Arthur Solomon, Public Relations Consultant
My entire working life has consisted of newspapering or PRing. Both of these businesses are not known for dealing with the most forthright individuals. But I’ve been blessed. During my career, I’ve never been lied to, misled or harassed by people I reported to or worked with.
Here are some examples why I say my working experience has been as good as possible:
During my PR career:
- I’ve always been fortunate enough to work at an agency where management wouldn’t put up with and would resign a client who badgers account people for no reason.
- I’ve always been fortunate that I never had to work with a nasty client.
- I’ve always been fortunate to work at an agency where management thought moral values of a client were more important than the size of the budget.
- I always been fortunate to work at an agency that refused client accounts that weren’t considered ethically correct.
- I’ve always been fortunate to work at an agency where management would ask an employee if working on a controversial client would go against the employee’s beliefs.
- I’ve always been fortunate to work at an agency where top management would admit being responsible for a client disaster that they created instead of looking for scapegoats.
- I’ve always been fortunate to work at an agency where, when you tell something to H.R. that is negative about the agency it will not immediately be reported to top management.
- I’ve always been fortunate to work at an agency where there was no office politics.
- I’ve always been fortunate to work at an agency that was free of back stabbing jealous employees.
- I’ve always been fortunate to work at an agency where management wouldn’t look to replace employees with new communications school grads because they would work for less money.
- I’ve always been fortunate to work at an agency where management would never mislead employees.
- I’ve always been fortunate not to have someone take credit for my work.
- I’ve always been fortunate to work at an agency where supervisors had to know more about public relations than those they supervised.
- I’ve always been fortunate to work an agency where top management would not permit supervisors to bully or threaten lower-level account people.
- I’ve always been fortunate to work at an agency where top management truly cared about the welfare of its employees. (See addendum.)
A Few Fortunate Aspects Of My Days As A Journalist:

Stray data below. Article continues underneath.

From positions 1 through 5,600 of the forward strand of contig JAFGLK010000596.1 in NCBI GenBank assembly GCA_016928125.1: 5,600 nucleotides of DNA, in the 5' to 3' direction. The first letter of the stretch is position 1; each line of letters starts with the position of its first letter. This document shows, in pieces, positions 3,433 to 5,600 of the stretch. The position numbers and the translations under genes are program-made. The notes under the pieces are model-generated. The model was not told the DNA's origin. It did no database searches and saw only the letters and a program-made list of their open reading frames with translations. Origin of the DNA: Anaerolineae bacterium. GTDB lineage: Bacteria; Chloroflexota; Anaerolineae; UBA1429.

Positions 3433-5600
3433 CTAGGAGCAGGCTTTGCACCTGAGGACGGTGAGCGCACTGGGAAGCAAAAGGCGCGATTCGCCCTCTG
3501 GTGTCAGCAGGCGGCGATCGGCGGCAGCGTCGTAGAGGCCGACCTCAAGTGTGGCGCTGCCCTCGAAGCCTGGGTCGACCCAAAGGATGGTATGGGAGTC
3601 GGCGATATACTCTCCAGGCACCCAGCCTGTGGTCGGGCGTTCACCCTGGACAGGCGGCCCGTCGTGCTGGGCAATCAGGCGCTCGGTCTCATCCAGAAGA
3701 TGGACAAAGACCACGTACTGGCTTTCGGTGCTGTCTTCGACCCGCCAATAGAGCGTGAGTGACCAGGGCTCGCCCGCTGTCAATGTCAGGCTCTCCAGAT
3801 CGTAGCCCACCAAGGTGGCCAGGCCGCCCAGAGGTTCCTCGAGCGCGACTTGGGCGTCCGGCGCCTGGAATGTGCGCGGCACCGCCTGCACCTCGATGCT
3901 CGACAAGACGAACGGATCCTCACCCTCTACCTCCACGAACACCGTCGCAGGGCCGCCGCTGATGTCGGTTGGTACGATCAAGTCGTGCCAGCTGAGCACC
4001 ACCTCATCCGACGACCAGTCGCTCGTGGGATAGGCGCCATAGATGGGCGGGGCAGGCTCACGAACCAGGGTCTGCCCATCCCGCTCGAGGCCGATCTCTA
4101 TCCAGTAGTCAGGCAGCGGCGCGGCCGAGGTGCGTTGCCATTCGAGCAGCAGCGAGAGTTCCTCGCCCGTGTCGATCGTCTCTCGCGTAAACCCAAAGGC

- I was fortunate that I never was forced to cover an event that I didn’t think newsworthy.
- I was fortunate that I never had a story spiked because an editor said, “It would upset an entity or individual.”
- I was fortunate that I never was told by an editor to rewrite a story.
- I was fortunate that I never was told by an editor that I was burying the lead.
- I was fortunate that I never was told by a “kindly old editor” about how easy we new timers have it.
- I was fortunate that whenever I interviewed a person I was always told the truth.
- I was fortunate that every story I wrote was submitted for a Pulitzer Prize, and won it three times.
I had two career highlights, (excluding my Pulitzer Prizes), one as a journalist, and the other as a PR practitioner.
As a newsperson, I was assigned to do a week in the life of Donald Trump feature and followed him around during his business and personal life. I can truthfully say that I was treated most kindly. Before writing the story I fact checked everything he told me and found no exaggerations or mistruths. He requested that any flattering remarks about him from friends, his employees or business associates not be included in the story. “Just tell it like it is, warts and all,” he told me. He is the most unassuming person I ever met.(As Nikki Haley said in her book, I always experienced Trump to tell the whole truth and nothing but the truth. And I’m certain that Ms. Haley would have said the same thing even though she wasn’t seeking a place on a future GOP presidential ticket.)
Because of the above assignment, Mr. Trump hired me to be the lead PR person at his company. During the eight years I was there, (I finally left when he decided to enter the political arena), I was treated with more loyalty, respect and kindness than at any other time during my PR career. Every morning, he would come into my office and say, “Thanks for your hard work. Let me know if you need anything.” I also was struck by how often he told his staff, “Flattering me will get you nowhere.”
And if you believe the above, you’ve been April Fooled.
Addendum: Actually, I once worked at an agency whose owner truly cared about the welfare of employees. It was at a boutique political agency (my first job in PR). During election campaigns we often had to work close to midnight, sometimes later. On the days we did, the owner of the agency would always treat us to supper at a good restaurant and arrange for transportation from the office to our homes, regardless of where we lived. And the mornings following late nights, when we arrived for work, there were always platters of bagels, spreads and urns of coffee.
Just like where you work. Right?
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About the Author: Arthur Solomon, a former journalist, was a senior VP/senior counselor at Burson-Marsteller, and was responsible for restructuring, managing and playing key roles in some of the most significant national and international sports and non-sports programs. He also traveled internationally as a media adviser to high-ranking government officials. He now is a frequent contributor to public relations publications, consults on public relations projects and is on the Seoul Peace Prize nominating committee. He can be reached at arthursolomon4pr (at) juno.com or firstname.lastname@example.org.